Caught by the River

Shadows & Reflections: Cally Callomon

Cally Callomon | 8th December 2023

Cally Callomon, late of Eastfolk, reflects on a year spent in his county of choice — wedged somewhere between Suffolk and Norfolk, just off the coast of Realité.

Summer. Once again I found myself writing, designing and printing the newspaper The Eastfolk Chronicle — principally for the Folk East Festival in which I play a walk-on part. Eastfolk is my county of choice, wedged somewhere between Suffolk and Norfolk just off the coast of Realité and so here I sit on a park bench on the village green in Dew Course admiring Letsgett High Street and all the shops that are on offer there. It’s Wednesday. All other days are early-closing days.

There’s a conspicuous absence of high street chain shops such as Old McDonalds and Pry Marque, instead I amble along passing the record shop run by Mr. Husband Bosworth in which proudly stand listening booths like old perforated hair dryers, and in which, this year, I’ve enjoyed Burd Ellen, Mary Fahl, Stick In The Wheel, John Francis Flynn, You Are Wolf, amongst all the second hand battered prog vinyl and CDs, which allowed me to revisit Owen Pallett and midwife the Cauty/Finer Hurdy Gurdy Song. Album of the year, proudly displayed on their wall, is by Kathryn Tickell who has been making music almost as long as I’ve been buying it. Tickell’s time has come. Amongst Undertones and Fall, John Peel’s real punk, for me, was him slotting in Tickell and The High Level Ranters. 

Crammed shoulder-to-shoulder with this outlet is Cook-In-Books — a cornucopia of new and once loved publications, not unlike Much More Books in Much Wenlock on the other side of the country. Soul Prop Mrs Newton Aycliff took great delight in selling me Amor Towles’ A Gentleman In New York and I shuddered through my family history whilst reading both A Gypsy In Auschwitz by Otto Rosenberg and Jonathan Freedland’s The Escape Artist, there’s light and dark to be found here. Continuing my delve into family history Julia Boyd writes an excellent book about the how facism could rise and travel throughout Europe in the 1930s. Some could learn from this hindsight, especially in Dublin perhaps… Though there have been several noted histories of The KLF in film, books conversation and on-line, nothing comes (ahem) close to Those We look At With Closed Eyes by Julien Demeuzois, being a faithful reproduction of an account by Albine Desray who looked after the famous retired duo in a kare home prior to their 1932 disappearance in Paris. It has been my honour to photograph this account and publish it as a small run of facsimile. I saw it racked in the window next to Cuddy by Ben Myers, quite possibly the most daring and ingenious history of Durham and all who have sailed past her ever I have read.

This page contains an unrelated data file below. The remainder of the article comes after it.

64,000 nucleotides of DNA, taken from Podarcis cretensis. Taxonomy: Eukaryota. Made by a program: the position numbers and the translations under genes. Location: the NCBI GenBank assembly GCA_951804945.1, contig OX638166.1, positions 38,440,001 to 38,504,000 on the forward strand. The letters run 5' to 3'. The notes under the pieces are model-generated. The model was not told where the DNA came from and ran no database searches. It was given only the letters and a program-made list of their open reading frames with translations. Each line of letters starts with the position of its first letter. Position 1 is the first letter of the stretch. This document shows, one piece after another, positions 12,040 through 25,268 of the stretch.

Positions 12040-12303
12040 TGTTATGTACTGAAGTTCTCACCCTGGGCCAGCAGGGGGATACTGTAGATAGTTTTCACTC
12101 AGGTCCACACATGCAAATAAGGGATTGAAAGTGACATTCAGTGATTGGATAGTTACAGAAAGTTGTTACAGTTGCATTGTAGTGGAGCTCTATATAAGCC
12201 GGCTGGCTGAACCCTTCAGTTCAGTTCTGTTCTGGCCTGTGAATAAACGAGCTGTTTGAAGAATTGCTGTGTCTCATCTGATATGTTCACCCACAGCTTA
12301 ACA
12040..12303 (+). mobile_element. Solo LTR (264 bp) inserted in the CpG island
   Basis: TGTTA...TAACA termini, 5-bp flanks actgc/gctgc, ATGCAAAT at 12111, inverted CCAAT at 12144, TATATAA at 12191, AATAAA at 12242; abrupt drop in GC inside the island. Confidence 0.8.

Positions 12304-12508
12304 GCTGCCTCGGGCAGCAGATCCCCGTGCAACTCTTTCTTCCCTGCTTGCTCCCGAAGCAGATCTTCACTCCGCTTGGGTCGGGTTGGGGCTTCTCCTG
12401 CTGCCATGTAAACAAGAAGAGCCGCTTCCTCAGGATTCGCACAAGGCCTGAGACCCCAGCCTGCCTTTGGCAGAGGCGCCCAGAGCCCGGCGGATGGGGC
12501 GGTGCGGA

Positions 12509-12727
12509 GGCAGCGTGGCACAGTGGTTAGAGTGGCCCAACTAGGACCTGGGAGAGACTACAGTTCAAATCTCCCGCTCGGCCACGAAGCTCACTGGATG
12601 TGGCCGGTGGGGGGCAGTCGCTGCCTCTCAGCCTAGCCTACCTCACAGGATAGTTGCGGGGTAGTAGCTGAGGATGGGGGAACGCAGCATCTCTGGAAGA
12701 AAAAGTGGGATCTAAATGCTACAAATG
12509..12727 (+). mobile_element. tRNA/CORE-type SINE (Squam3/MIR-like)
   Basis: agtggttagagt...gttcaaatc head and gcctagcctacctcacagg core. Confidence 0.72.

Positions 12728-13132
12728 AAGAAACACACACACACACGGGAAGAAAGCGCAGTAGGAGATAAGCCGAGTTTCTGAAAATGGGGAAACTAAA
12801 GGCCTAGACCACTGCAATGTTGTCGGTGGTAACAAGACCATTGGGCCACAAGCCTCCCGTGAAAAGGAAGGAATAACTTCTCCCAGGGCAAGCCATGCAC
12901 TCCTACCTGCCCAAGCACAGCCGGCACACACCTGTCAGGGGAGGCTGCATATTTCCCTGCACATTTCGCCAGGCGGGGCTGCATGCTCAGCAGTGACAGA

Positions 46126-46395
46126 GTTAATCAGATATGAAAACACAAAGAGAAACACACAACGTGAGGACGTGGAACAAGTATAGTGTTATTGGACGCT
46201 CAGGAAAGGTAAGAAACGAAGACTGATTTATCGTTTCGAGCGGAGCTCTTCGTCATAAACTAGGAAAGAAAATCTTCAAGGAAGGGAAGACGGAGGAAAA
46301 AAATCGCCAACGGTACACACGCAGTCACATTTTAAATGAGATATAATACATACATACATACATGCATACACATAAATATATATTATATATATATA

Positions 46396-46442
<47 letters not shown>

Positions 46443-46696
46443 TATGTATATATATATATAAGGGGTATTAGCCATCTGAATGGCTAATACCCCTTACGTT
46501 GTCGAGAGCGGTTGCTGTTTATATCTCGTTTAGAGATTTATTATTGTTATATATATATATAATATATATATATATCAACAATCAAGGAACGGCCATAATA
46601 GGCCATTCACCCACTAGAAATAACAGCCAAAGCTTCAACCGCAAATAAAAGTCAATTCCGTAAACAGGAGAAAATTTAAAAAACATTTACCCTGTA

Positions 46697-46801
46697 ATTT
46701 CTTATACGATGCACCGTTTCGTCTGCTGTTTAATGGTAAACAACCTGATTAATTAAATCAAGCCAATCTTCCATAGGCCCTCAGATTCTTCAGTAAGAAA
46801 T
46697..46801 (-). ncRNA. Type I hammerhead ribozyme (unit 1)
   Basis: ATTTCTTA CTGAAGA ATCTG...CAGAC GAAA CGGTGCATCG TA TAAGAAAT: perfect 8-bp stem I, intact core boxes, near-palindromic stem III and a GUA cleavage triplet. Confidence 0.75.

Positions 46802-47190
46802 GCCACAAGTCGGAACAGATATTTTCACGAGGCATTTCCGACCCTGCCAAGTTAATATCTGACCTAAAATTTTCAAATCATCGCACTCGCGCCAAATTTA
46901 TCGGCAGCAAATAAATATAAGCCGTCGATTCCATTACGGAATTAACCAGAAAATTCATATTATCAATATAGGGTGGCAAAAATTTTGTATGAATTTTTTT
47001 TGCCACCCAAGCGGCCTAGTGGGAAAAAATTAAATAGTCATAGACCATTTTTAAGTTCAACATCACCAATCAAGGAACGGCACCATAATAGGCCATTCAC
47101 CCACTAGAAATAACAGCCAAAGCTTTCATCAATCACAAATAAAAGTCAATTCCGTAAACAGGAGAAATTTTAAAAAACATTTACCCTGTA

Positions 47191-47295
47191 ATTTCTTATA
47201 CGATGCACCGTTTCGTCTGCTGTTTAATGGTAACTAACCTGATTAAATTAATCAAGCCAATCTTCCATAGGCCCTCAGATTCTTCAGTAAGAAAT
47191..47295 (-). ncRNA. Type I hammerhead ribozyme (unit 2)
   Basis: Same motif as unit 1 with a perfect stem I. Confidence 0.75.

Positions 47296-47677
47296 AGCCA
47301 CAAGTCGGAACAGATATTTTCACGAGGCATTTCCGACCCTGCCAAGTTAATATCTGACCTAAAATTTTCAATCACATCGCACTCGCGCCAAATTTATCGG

Across the road sits Felix the cobbler who manages to rescue my ‘crunchies’ — ex-army parade boots — each year, giving them a fresh soul peppered with three-prong hobnails which kit me out to dance another season with Old Glory Molly Dancers and Musicians. We’ll be out on the streets after dark demanding money with menaces under burning torchlight even as you read this. As with the rest of East Anglia, Eastfolk remains a hotbed of dissent. 

Gent’s outfitters Milton Walesby still thrives selling fine clothes by Simon Cathcart (which always need mending the moment they are put on, being the penalty one pays for panache) Old Town (the inspiration behind so many cheap copies these days) and old stock rescued from Johnson & Sons of Yarmouth, a town fast following Dunwich-Under-Water.

Madgetts Bicycle Emporium helped me re-invigorate (not restore) an ancient neglected Hetchins Magnum Bonum to join my recent 1920 Japsai Cyclecar in the carriage house — the latter so expertly fettled by The Repair Shop’s own Mr Tim Gunn (real name).

Just up the cobbled Blynd Alley lies Alington Sedgbrooks, the Art Gallery who hosted some fine work by Southampton’s Jonny Hannah who still manages to sell his work at such fair low prices

Ripon Dishforth’s garage is a refreshing antidote to the usual shiny Nissan dealers who only work by wrote and replacement. Here we find Libby Bove’s Roadside Magic practiced on all vehicles, a manual of which I aim to publish in 2024. If it can’t be fixed… then make it up.

There’s a plush new frontage to Kirby Fleatham’s Travel who booked me on a plane to Dublin, the first flight I’ve taken post Covid. They also sorted me out a train journey to Zurich via Paris after which I hired a car, drove up into the Alps to watch the gaily decorated cows come lowing down from the high pastures. An ancient family tradition.

Refreshed, I drove to Weesen to spread my mother’s ashes on the mirror surface of Lake Walensee in which she swam as a youth. That day I could join her in a swim, noting how warm and clear it still is. Long ago I was doing the same, me as a boy, on hot summer Swiss holidays. My cousins are dwindling, but their children are not and they sang a song by the lake, a song of Walensee with harmony and grace and so I tipped the last of my son’s ashes on hers so that they may take that final swim together forever.